Spencer Brownstein ’18

Are you a fan of pop culture? Have you spent countless nights tossing and turning, deciphering the hidden meanings behind your favorite books, films, and television shows? Have you ever tried to talk to your friends about your musings the next day, only to be called a nerd or told to “Shut up about Star Wars for once in your life?” I know I have, and if you’re like me, you need an outlet to vent such thoughts. Luckily, the English Department’s got you covered!

Created in order to foster more active engagement with the humanities, the English Department sponsors Pop Talks. On one Wednesday a month, professors lead presentations and discussions on various pop culture items. From comic books to memes to the end of the world, each month promises a unique and genuinely fascinating discourse. Also, there is always popcorn. What more could you want?

The first ever Pop Talk, on memes, was facilitated by Professor James Dawes on February 1st, 2017. Now, a little over a year later, the Pop Talk series is still going strong. Last semester, we were treated to three fantastic talks led by Professors Taylor Schey, Ben Voigt, and Matt Burgess. In Professor Schey’s Pop Talk on “The Politics of Feeling” we discussed empathy, representations of emotions, and the concept of “the feels” as demonstrated through the use of .gifs. With Professor Voigt we examined our current cultural obsession with the Apocalypse and representations thereof, from The Walking Dead to The Hunger Games, in a talk aptly titled “The End of the World.” At “The Future of Comic Books” with Professor Burgess, we learned about the history of comic books, debated super-politics, and examined real-life stories as told through graphic novel or comic forms.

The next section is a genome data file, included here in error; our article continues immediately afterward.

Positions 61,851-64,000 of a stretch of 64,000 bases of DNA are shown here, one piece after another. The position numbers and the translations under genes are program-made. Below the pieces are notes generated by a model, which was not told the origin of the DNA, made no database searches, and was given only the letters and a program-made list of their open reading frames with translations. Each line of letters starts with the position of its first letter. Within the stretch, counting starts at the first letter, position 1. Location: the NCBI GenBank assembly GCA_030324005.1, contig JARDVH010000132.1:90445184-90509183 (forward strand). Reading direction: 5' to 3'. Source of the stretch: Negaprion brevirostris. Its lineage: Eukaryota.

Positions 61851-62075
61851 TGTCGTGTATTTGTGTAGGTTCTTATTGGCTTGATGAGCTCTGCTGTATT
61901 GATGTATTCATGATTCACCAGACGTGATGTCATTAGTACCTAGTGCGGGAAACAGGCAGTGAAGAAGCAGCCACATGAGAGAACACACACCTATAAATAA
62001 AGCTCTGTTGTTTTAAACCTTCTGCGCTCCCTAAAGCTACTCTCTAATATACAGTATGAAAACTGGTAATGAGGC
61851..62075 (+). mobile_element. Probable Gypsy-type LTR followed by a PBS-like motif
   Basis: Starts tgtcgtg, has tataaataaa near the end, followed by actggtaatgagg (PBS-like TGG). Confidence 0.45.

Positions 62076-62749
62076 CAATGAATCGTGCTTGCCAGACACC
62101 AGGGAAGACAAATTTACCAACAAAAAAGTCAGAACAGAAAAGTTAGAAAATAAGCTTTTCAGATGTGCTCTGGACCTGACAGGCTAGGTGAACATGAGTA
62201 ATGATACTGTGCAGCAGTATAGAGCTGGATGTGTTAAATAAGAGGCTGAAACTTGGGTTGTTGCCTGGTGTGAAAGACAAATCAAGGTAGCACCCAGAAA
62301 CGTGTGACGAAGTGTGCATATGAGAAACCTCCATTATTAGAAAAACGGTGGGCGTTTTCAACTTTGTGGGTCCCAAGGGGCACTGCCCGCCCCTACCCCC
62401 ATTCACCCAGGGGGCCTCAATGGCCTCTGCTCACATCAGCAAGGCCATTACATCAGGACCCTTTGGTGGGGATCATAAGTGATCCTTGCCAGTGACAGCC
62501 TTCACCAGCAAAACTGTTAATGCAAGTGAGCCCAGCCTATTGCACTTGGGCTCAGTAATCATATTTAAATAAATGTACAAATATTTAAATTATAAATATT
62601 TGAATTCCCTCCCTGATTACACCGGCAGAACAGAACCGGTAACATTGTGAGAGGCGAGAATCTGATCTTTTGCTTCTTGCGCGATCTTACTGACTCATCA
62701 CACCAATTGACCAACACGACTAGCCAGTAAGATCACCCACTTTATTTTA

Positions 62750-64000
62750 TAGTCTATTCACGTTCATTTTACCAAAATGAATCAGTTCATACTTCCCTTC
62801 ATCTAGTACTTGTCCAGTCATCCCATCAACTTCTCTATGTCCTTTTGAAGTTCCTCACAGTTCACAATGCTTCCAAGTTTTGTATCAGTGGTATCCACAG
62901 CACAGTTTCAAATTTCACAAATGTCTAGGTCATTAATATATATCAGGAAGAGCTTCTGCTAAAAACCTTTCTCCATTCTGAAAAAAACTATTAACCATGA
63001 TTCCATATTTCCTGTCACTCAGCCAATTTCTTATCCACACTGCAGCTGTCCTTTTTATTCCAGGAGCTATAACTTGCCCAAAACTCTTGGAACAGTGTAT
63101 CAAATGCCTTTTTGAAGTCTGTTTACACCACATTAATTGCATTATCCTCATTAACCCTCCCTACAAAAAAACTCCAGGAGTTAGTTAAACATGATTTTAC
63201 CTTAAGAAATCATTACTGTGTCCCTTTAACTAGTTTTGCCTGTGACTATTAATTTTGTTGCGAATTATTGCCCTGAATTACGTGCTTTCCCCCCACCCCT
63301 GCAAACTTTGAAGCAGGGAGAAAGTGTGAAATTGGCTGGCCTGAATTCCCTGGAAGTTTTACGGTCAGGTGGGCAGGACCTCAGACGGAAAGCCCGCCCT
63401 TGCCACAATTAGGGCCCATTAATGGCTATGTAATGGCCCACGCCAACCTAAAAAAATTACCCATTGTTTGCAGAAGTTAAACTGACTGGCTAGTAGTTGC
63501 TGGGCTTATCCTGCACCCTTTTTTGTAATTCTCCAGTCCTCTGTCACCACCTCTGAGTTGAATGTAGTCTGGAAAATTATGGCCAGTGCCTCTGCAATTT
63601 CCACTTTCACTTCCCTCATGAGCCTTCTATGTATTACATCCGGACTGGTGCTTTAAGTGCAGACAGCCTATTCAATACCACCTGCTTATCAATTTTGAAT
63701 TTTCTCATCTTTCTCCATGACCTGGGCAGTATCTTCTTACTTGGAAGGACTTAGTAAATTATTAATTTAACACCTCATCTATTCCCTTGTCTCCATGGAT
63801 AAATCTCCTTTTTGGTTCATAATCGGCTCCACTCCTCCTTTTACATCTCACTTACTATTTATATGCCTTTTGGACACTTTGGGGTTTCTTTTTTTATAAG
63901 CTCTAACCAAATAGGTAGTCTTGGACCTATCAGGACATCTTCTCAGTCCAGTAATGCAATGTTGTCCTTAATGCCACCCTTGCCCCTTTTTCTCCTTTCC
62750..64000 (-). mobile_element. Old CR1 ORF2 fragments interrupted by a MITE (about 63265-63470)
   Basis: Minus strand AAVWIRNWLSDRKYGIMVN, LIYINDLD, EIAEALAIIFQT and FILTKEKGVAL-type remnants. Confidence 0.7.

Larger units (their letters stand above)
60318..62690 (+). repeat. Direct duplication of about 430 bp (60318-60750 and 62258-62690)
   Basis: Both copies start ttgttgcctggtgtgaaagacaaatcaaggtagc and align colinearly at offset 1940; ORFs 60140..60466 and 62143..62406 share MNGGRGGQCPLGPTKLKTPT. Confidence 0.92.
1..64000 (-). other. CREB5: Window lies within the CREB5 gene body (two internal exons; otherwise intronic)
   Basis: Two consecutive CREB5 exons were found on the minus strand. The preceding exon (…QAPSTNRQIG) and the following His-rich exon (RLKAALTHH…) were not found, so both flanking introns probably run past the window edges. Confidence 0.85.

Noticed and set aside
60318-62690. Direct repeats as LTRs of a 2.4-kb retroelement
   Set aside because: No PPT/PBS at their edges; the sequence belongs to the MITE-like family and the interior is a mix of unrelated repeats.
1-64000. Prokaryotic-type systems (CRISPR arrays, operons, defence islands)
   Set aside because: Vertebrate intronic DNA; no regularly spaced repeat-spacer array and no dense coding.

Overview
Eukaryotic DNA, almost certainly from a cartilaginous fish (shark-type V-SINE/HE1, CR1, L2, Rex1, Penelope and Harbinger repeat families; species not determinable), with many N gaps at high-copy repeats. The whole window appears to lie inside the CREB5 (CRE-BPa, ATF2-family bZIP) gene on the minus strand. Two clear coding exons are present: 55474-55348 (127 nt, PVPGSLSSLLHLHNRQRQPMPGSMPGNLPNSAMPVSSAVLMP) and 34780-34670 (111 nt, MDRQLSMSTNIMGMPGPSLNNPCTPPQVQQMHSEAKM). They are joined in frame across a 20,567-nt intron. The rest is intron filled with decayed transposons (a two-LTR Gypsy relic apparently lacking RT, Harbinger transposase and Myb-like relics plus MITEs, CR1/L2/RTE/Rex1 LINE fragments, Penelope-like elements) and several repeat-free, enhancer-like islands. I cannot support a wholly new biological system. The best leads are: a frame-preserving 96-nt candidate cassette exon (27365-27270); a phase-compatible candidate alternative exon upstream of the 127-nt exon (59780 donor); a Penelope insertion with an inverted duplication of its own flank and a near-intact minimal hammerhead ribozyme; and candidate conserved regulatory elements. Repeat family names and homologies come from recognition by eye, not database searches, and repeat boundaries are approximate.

Professors Amy Elkins and Peter Bognanni spearheaded this February’s Pop Talk on the subject of the new film Lady Bird. They shared clips from the film, delivered mini-lectures on subjects like coming-of-age stories and representations of class in the film, always punctuated by asking the audience for questions or thoughts. In fact, immediately upon starting, the professors had us all go around and introduce ourselves. This, to me, epitomizes the appeal of Pop Talks. They are spaces where we can all geek out together, and find a community among our fellow students where we might not have before. This sense of community is one that I think we all feel as we leave Pop Talks. Conor Broderick ’21, a repeat attendee, explained to me, “Pop Talks are one of the few places where English Majors get together to talk and think about things outside of class. It’s a really cool vibe.”

Interested in discussing your own pop culture points of view? Worry not, another Pop Talk, facilitated by Professor Marlon James will be held on March 21st, in the Old Main Fourth Floor Lounge. We can’t wait to see you all there!